The real estate investment community stands to benefit from a rule proposed by the Securities and Exchange Commission that would permit businesses and intermediaries to take part in equity-based crowdfunding. The novel development may eventually permit unaccredited investors to put their money behind real estate transactions once off limits to them.   

The end goal of the proposed rule is to create an outlet for unaccredited investors to pool their money, investing in real estate projects such as apartment buildings or retail centers, according to Jilliene Helman, founder and CEO of Realty Mogul, a crowdfunding platform for real estate investors.

In fact, she views the proposed rules on Title III crowdfunding, which are outlined in the Jobs Act, as game-changing in that it gives unaccredited investors the parameters for taking a stake in this part of the economy.

"The macro change is that for the first time in 80 years they are adopting new regulations to securities law that are going to enable more investors to get involved in offerings," Helman told HousingWire.

Of course, specific guidelines have to be followed to ensure no one is able to get in too deep.  

Those partaking in it under the proposed rules would be permitted to invest $2,000 or 5% of their annual income or net worth – whichever is greater if both their annual income and net worth are under $100,000, according to Helman.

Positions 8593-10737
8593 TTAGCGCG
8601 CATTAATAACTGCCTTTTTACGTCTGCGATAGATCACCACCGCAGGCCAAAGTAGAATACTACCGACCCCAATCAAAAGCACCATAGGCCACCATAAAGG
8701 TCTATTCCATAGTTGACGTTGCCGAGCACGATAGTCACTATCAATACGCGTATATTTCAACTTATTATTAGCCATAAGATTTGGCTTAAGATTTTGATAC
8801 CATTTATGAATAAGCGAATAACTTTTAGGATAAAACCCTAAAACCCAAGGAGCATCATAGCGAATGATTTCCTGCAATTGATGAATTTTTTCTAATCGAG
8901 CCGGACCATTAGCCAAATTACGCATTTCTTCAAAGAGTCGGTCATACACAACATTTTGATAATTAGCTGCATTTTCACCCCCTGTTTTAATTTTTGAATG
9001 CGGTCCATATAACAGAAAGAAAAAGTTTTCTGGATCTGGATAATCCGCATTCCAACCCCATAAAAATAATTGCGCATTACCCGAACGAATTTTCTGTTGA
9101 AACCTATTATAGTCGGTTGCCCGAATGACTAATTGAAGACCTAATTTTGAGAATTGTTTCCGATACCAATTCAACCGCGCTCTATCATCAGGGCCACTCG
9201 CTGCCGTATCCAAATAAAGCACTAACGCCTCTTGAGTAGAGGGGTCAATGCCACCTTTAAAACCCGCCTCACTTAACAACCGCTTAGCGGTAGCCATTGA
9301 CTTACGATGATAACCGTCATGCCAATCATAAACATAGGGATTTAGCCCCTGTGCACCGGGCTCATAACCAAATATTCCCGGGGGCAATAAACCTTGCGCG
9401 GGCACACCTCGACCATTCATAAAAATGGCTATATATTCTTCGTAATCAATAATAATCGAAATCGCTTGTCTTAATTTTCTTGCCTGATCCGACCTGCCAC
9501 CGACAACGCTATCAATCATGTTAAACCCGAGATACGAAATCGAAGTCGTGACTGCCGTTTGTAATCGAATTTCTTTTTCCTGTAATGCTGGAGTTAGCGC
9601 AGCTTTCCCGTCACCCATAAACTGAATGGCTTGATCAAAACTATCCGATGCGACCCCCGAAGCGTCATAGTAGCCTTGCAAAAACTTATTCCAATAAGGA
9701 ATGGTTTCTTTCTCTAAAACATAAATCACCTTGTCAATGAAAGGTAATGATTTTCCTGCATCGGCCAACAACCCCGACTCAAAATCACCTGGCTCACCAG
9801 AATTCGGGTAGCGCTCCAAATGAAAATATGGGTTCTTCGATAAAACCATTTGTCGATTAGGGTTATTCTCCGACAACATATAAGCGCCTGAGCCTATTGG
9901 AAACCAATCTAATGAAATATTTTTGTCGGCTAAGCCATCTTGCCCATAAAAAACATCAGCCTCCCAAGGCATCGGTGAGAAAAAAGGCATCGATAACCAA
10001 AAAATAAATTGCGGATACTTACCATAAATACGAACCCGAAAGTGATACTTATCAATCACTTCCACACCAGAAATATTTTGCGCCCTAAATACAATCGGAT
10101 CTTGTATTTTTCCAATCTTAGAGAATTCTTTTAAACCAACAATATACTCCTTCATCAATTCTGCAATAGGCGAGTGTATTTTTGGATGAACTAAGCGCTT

If a party has annual income or net worth equal to or more than $100,000, they can invest 10% of their annual income or net worth. For campaigns over $500,000, an independently audited financial statement is required.

Furthermore, issuers can raise $1 million per year from unaccredited investors under the proposed guidelines.  

There is always uncertainty in something new and Helman acknowledges this, which is why there would be clear limits for unaccredited investors. 

"There is uncertainty," she said. "We need to spend 18 months to two years to make sure it’s going to work. But I think it opens up an entirely new market to investors."

And while there are risks, that’s a fact of life in real estate investing already.

"The SEC has limited how much a non-accredited investor can invest," Helman points out. "The SEC has said, yes, there is risk, but we are going to limit your exposure to that risk."

The democratization of finance means that no longer are real estate companies limited in what parties they can turn to. They can now access new types of capital, Helman explained.

The good news is real estate is still a nice area for investors in terms of cash flow, Helman says.

"We focus exclusively on investments that can generate income for our investors on a monthly and quarterly basis," she added. "That is going to drive a lot of investors to real estate and other classes. This new fundraising source is key to what I believe is going to be the largest asset class for crowdfunding – which I believe is real estate."